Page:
Figure 3: Productive efficiency in perfect competition market
Figure 4: Productive inefficiency in Monopoly Market Structure
A monopoly does not operate at the minimum point of the average cost curve and thus productive inefficient. On figure above, the company produces Q though the productive efficient output is Q1. This excess capacity exhibits that the resources are underused.
The inefficiencies displayed by a monopoly shows that the society can be disadvantaged on the existence of a single producer in the market. For example, the monopoly will charge high prices and thus significantly reduces the welfare of consumers. Moreover, a monopoly is likely to produce commodities of low quality and quantity knowing that the products will be bought due to the non-existence of alternatives (Arnold, 2013). In the case of such occurrences, then the society will be made more badly off.
Despite the above shortcomings arising from a monopoly, it does not mean that a monopoly is always undesirable. Monopolies exist in the real world as opposed to perfect competition which is hypothetical. A monopoly is in a position to generate several benefits that can be enjoyed by the whole society. For instance, the profits earned by a monopoly are high. The firm can make use of the proceeds to carry out research and development to improve productivity and also avail products of higher quality to the consumers. Some monopolies often employ price discrimination strategy, a situation that takes care of the needs of economically disadvantaged groups in the society. Furthermore, a monopoly can produce on a large scale leading to a reduction in the average cost, an advantage that can be availed to the consumers by reducing the prices of commodities (McTaggart, Findlay, & Parkin, 2015). Nevertheless, it should be noted that the costs that may arise from a monopoly can exceed the benefits. Therefore, monopoly supremacy should be regulated and strategies put in place to bar the emergence of monopolies in an economy.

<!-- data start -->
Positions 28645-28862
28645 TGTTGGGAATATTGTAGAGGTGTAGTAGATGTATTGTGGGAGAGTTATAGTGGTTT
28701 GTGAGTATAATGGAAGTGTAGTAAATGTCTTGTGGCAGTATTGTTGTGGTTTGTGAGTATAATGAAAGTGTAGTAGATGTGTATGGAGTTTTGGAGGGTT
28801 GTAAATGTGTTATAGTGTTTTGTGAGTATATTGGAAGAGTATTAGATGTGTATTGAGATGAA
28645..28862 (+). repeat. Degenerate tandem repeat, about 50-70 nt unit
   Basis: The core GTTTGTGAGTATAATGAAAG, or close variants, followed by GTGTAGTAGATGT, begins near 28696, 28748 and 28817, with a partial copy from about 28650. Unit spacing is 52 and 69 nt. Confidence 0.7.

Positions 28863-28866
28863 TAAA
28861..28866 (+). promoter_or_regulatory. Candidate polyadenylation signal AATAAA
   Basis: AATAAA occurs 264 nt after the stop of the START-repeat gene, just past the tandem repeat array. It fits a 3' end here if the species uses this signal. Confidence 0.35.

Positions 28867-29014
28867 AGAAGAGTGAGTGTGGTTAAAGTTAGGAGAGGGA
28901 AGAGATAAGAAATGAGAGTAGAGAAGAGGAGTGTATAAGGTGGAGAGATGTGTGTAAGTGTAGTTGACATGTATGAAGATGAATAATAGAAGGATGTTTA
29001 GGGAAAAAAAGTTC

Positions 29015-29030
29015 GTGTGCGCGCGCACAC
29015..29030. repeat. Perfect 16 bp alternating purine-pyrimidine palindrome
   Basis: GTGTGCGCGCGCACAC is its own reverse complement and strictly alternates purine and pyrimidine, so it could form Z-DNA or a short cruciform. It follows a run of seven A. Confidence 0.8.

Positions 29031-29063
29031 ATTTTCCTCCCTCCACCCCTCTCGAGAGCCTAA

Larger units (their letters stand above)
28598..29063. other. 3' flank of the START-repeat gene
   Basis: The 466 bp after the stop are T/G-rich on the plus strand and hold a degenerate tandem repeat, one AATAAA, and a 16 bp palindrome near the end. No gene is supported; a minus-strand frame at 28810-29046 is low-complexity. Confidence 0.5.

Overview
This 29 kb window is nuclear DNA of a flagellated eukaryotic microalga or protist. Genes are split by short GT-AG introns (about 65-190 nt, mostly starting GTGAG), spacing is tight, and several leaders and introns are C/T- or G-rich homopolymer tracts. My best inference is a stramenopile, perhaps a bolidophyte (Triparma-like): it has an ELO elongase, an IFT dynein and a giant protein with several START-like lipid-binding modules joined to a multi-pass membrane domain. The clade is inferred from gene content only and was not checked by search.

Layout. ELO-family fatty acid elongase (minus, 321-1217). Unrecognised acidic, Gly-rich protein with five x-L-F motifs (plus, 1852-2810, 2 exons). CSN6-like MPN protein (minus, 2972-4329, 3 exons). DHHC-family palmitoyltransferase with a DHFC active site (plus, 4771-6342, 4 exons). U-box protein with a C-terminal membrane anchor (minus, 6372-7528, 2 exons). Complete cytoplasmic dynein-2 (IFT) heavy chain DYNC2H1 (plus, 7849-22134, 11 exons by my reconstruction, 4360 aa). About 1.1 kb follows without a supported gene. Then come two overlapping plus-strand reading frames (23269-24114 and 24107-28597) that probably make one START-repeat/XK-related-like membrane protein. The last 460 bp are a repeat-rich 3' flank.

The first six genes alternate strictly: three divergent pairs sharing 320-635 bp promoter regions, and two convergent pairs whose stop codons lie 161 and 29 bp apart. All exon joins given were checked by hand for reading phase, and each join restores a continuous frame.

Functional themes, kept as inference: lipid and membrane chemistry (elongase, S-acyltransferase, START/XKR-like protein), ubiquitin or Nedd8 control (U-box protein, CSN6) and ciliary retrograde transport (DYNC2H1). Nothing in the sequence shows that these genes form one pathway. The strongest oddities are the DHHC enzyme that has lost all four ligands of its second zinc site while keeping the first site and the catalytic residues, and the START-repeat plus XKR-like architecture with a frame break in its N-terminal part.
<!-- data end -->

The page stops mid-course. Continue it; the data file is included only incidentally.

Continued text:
A perfect competition is characterized by numerous sellers and buyers, freedom of entry and exit, homogenous products as well as accurate information. On the contrary, monopoly market is marked by a single vendor, supernormal profits in the short term and long term, and barriers to market entry and exit. Companies operating under perfectly competitive market structure exhibit both allocative and productive efficiencies while a monopoly is both allocative and productive inefficient. Thus, perfectly competitive market results in a better outcome for the society than a monopoly.
Arnold, R. A. (2013). Economics. Mason, Ohio: South-Western.
Gillespie, A. (2014). Foundations of economics. Oxford : Oxford Univ. Press.
Laibson, D., & List, J. A. (2015). Principles of (Behavioral) Economics. American Economic Review , 105 (5), 385-390.
McTaggart, D., Findlay, C. C., & Parkin, M. (2015). Economics. Frenchs Forest, N.S.W: Pearson.
Sloman, J., Wride, A., & Garratt, D. (2015). Economics (9th ed.). Harlow : Pearson.